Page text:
Re: [Nolug] LAN speed confusion

From: Jimmy Hess <>
Date: Sat, 14 Jul 2012 19:21:51 -0500
Message-ID: <>

On 7/14/12, John Souvestre <> wrote:
> I thought that due to the streaming nature of the FTP protocol you could
> get 90-95%. Not having to wait for the ACK before sending another packet makes
> a lot of difference, doesn't it?

A simple FTP or HTTP file transfer is a reasonable real-world test.
FTP uses TCP/IP connections. The FTP protocol doesn't have that
little bit of chunked transfer encoding overhead tacked on like HTTP
does, or massive payload size multiplication like SMTP+MIME has.
But TCP still requires frequent acknowledgements.

TCP utilizes a congestion window size which is maintained by both
senders at each end of the connection, and there is a Receive window
value at each end of the connection, which is advertised to the peer.
   When the maximum receive bytes in the receive window have been
transmitted, an acknowledgement will be required by the receiver,
before more tcp segments (or "packets") may be sent.

The wait for acknowledgement slows down the transfer, TCP provides
more aggressive congestion management at the cost of throughput; a
UDP-based protocols such as the experimental UFTP that allows you to
specify the transfer rate to use, or BitTorrent which uses a less
aggressive congestion control, result in better throughput, possibly
at a cost of latency, and higher link utilization, with the downside
that if there actually is congestion, TCP in many cases provides
better "fairness" and less degradation to competing users.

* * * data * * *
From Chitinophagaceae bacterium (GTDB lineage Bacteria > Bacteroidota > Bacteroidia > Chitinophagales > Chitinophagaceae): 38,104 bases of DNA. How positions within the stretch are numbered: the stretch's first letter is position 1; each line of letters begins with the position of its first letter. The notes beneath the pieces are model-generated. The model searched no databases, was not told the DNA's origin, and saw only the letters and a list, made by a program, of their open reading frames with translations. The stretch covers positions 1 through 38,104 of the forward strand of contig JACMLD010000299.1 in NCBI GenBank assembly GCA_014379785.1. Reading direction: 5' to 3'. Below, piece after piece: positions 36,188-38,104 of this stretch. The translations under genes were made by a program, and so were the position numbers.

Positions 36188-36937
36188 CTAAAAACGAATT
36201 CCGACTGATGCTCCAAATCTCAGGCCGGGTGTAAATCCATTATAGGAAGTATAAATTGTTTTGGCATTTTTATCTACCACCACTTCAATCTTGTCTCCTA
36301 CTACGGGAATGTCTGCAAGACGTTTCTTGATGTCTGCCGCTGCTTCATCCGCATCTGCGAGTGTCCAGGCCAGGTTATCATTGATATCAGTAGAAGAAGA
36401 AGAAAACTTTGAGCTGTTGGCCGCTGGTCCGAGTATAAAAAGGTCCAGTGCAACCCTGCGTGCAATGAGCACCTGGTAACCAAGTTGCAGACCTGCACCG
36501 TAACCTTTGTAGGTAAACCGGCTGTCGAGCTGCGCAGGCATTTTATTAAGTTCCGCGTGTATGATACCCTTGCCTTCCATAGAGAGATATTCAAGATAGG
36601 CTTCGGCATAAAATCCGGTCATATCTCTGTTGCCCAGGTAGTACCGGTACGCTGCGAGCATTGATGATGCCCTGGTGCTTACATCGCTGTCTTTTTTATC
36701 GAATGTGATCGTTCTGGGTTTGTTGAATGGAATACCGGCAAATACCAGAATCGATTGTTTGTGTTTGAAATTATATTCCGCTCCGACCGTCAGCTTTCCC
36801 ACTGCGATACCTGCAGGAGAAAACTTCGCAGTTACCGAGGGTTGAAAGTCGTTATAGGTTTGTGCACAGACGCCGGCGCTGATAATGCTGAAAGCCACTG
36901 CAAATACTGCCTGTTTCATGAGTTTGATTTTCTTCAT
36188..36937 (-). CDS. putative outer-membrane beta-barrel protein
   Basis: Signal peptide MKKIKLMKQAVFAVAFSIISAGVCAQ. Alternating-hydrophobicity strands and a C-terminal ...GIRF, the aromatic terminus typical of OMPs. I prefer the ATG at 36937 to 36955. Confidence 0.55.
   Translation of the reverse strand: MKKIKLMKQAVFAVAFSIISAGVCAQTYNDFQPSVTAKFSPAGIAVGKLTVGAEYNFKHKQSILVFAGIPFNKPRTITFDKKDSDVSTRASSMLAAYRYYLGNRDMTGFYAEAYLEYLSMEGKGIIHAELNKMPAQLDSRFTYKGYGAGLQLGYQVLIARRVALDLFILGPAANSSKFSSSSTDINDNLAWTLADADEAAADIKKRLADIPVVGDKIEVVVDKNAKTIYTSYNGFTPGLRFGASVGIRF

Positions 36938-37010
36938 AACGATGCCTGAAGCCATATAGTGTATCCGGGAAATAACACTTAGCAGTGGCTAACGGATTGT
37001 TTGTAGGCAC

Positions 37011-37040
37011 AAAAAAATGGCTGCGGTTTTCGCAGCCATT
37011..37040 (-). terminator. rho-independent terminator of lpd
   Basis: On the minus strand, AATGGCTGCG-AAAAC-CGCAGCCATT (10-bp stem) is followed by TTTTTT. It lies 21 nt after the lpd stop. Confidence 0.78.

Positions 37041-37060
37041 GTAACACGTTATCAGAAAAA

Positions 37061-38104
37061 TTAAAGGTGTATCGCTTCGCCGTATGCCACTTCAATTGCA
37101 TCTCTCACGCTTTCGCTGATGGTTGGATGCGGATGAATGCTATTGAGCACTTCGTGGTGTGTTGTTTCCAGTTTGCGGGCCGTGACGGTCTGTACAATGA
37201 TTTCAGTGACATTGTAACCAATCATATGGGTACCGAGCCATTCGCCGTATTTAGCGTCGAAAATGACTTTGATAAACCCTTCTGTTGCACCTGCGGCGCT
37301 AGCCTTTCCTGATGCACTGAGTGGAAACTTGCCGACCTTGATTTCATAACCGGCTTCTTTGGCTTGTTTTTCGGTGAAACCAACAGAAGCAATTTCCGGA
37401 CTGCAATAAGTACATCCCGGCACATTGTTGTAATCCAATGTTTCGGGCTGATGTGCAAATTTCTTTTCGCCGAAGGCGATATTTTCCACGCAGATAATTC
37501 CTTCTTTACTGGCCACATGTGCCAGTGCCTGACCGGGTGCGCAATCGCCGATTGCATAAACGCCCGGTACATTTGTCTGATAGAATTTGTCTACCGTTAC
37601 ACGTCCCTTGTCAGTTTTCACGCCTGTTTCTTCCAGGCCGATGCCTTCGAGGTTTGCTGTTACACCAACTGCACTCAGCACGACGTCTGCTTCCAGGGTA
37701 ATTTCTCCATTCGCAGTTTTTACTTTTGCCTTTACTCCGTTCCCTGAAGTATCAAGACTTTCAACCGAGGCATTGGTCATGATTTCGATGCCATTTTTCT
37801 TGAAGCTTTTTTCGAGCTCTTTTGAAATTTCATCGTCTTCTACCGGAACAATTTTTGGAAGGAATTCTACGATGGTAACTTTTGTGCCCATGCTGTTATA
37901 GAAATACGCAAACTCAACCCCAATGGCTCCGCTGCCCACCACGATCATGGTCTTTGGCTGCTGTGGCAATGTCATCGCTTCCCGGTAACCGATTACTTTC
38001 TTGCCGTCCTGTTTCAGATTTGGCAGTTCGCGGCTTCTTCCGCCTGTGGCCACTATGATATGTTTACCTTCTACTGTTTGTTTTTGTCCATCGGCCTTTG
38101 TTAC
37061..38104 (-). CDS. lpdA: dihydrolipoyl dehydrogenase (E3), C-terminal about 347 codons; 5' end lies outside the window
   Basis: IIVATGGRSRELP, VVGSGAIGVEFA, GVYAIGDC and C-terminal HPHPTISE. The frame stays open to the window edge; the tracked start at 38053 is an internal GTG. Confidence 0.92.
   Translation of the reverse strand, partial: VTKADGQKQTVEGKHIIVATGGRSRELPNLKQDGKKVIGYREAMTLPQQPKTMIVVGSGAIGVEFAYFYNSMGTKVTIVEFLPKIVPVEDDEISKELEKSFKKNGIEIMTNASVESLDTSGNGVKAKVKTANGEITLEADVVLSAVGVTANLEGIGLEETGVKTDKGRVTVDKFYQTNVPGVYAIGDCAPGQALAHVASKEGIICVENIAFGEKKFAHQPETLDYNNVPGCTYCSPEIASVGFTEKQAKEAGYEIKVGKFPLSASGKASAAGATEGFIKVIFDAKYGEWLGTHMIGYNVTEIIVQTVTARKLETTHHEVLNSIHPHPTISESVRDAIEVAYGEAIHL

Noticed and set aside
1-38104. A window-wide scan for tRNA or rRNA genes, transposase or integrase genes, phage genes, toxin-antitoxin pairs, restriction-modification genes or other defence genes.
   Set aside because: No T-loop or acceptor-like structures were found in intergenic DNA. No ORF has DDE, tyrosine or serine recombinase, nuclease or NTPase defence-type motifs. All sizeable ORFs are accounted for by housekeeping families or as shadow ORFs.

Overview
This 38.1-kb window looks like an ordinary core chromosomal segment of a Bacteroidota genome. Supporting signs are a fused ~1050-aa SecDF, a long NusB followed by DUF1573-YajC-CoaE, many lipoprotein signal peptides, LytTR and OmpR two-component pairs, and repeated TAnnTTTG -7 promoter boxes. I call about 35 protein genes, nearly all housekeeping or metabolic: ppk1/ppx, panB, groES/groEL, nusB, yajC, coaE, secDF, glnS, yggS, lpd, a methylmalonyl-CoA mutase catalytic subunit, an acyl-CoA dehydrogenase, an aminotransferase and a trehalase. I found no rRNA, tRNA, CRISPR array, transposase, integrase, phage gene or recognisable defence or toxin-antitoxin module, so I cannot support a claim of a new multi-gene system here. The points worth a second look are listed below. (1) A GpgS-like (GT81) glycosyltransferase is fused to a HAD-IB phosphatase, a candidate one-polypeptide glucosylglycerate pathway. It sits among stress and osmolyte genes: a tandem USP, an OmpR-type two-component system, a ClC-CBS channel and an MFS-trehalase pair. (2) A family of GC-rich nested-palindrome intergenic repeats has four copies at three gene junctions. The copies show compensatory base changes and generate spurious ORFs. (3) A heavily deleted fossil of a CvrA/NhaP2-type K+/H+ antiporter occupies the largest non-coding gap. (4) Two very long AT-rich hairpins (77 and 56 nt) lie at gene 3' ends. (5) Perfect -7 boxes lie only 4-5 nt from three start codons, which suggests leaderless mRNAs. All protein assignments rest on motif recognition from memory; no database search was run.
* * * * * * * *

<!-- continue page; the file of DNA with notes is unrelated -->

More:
FTP and all TCP connections utilize slow start; when a connection is
first established, the congestion window is set to 1 MSS (one
single MSS), In other words, one packet of the maximum size; the
size of the MSS value is advertised during TCP initial connection
establishment, by the host initiating the connection, based on the
End-to-End MTU / MRU, and used to calculate the congestion window.

The absolute MINIMUM value for MSS is 1220 octets (bytes), for IPv6;
for IPv4 it was 536 bytes.

The MTU value used to calculate MSS is the maximum size a host can
transmit in a single data link frame or Ethernet 'packet' for example,
MRU is maximum receive unit size. MTU and MRU must be the same for
all hosts on the same Ethernet (or other) datalink, but End-to-End,
across networks on different router interfaces, MTU can vary, and it
can even be assymetric: if the internet routing between sender and
receiver is asymmetric (The data you upload or send takes a different
path through the network than the data you download or receive),
the hosts participating in FTP or any other TCP-based protocol will
attempt to discover the best possible value less than or equal to
their configured value by using automatic discovery; sending a
packet that is too large will result in the host receiving an ICMP
Packet-To-Big error, from some router on the path to the receiver,
  and the MSS will be adjusted downwards, to enable the file transfer
to work.

If a sender uses a value for MSS that is too big, packets will be